[su_dropcap style=”flat”]T[/su_dropcap]HE ISLAMIC STATE, or ISIS, as well as other terrorist groups, use the internet – and more specifically, social media – as a public relations outlet. They release their public campaigns through services like Twitter, Facebook and Instagram to provide propaganda designed for mass consumption to gain or maintain support. For instance, after the attacks in Paris, ISIS sympathizers were using the hashtag باريس_تشتعل# (parisonfire) to express support. In other cases, ISIS members participate in online chats about Islamist beliefs and practices or post video of military-style training and assaults or even executions.
For ISIS, social media is a marketing plan, a way to release information to supporters. One analysis found Twitter to be the service most often used, not only during actual combat through photos, but also off the battlefield to send messages and gain followers when internet access is not available. Additionally, ISIS members use Twitter to send traffic to blogs, videos, Instagram and other sites.
While world governments debate how best to deal with the ISIS threat, the diffuse global community of internet hacktivists is using its talents to help neutralize the Islamic militant organization. Since at least June 2014, and ramping up efforts after the massacre at Charlie Hebdo, the activist hacker group Anonymous has focused one of its “operations” on taking down ISIS. Hashtags #OpISIS, #OpParis and #OpIceISIS have all been in use at various times by the group.
Working for the most part independently, Anonymous members’ #OpISIS is having some success. Since the November 13 attacks, Anonymous claims to have taken down thousands of Twitter accounts. But while the goals are noble, the techniques do raise some legal and safety questions.
Hacktivists fighting terrorism online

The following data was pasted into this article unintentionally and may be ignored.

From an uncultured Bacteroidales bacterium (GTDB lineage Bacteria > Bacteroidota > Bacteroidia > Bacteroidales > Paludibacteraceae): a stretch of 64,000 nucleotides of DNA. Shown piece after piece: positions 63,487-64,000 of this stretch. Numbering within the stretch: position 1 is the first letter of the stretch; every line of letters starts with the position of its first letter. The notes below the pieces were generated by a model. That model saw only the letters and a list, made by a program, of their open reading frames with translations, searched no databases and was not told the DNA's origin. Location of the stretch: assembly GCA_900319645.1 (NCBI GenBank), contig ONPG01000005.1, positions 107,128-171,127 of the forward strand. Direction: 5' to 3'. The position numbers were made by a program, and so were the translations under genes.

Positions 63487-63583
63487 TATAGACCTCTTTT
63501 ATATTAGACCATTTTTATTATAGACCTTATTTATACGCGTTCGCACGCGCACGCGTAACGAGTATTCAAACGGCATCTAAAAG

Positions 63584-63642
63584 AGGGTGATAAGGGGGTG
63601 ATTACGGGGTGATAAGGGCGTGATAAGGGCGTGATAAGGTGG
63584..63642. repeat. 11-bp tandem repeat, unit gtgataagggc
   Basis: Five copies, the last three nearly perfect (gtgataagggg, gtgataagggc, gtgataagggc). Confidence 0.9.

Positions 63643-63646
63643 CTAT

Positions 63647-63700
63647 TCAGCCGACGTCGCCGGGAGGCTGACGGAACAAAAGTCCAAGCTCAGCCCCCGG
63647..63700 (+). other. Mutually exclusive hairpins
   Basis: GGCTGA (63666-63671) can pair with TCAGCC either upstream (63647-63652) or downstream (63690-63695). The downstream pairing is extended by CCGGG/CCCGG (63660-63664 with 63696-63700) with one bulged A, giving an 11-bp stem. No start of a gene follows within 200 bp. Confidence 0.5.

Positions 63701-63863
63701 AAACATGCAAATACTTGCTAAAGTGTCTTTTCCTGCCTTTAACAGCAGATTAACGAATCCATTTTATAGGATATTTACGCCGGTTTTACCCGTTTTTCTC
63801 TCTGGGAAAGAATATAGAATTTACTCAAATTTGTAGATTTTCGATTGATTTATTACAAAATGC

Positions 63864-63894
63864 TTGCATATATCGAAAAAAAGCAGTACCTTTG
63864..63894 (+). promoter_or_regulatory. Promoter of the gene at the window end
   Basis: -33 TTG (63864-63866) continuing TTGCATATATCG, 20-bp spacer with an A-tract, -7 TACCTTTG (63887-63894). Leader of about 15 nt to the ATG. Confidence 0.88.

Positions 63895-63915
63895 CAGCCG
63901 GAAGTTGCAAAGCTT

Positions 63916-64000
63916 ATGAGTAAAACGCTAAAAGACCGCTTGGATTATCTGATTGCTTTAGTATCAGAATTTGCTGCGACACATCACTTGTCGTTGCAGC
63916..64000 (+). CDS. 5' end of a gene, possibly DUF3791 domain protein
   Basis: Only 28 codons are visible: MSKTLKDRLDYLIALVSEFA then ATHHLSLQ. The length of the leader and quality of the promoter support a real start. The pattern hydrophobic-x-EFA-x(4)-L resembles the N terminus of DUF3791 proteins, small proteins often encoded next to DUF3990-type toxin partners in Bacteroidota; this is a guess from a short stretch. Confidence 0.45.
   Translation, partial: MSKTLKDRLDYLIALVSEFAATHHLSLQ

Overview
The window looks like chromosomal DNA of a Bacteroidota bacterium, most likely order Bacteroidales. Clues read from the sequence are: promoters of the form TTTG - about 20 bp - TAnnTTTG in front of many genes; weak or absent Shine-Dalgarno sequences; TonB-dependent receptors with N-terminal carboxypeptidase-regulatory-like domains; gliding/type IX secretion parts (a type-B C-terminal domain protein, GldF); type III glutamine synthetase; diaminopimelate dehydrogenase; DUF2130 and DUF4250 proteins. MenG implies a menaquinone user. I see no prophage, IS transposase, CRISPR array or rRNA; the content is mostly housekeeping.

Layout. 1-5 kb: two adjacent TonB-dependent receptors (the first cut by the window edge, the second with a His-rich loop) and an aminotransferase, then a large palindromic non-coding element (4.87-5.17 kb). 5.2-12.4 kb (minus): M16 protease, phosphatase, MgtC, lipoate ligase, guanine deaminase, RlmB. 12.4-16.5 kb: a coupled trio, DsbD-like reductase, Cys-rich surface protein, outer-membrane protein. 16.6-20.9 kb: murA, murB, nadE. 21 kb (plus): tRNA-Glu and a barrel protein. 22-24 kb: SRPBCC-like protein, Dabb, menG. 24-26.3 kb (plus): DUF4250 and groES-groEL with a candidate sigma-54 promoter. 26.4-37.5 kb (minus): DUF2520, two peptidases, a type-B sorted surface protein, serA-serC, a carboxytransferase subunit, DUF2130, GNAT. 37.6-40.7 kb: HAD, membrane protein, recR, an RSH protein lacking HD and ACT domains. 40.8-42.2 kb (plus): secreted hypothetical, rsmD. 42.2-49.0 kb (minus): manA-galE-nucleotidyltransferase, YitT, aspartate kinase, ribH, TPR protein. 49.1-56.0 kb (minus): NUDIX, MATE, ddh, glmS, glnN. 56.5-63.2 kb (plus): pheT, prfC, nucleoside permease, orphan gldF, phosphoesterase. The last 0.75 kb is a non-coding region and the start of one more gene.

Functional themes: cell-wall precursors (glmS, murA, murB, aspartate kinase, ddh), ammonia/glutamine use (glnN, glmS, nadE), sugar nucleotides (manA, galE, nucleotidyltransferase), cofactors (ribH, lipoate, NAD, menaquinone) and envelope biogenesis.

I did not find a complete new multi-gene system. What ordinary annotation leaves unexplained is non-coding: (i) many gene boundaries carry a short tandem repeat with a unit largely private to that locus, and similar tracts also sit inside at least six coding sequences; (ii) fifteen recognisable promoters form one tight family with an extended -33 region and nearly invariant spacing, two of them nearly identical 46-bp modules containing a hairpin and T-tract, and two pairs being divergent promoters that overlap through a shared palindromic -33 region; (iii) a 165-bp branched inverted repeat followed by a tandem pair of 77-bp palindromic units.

Anonymous works as a leaderless organization of hackers. Anyone who’d like to can join up. Generally once an “operation” is publicly listed by any anon (a self-identified member of Anonymous), it’s a rallying call for any hacktivist who wishes to take part. In another context, the lack of command personnel and leadership would be an issue, but for anons, having one person lead an “op” would slow progress toward the end goal. Anonymous is difficult to pin down in terms of membership, too, which can expand and contract depending on active operations and their objectives. Goals of an Anonymous op include bringing attention to the issue, taking or destroying targeted data, denial of service and public identification of their targets. Given the nature of the internet, Anonymous members are located globally and have round-the-clock access to their targets. If one goes to sleep in Italy, another is waking up to continue the attack from the Americas. Anonymous has several types of attacks in its toolkit. “Doxing” relies on releasing private information to the public. An example of this kind of attack (not carried out by Anonymous) was the release of names of people signed up on the Ashley Madison dating site for married people. A denial-of-service attack simply overloads the target services so that the page, site or server cannot respond. As an example, in 2012 #OpMegaupload included denial of service to websites of the MPAA, RIAA, BMI, US Department of Justice, US Copyright Office and the FBI as a protest against the takedown of the Megaupload sharing site. Although these services were eventually restored, the sites were unavailable for some period of time. An account breach means the hacktivists have gained access to a target account, usually email, social media or the server hosting a website. They can then take it over, shut it down or release all the information to the public. Anonymous took this course in an attack on the US Department of Justice in 2013. In the case of #OpISIS, they appear to be using existing abuse-flagging tools to work with Twitter to just take accounts down.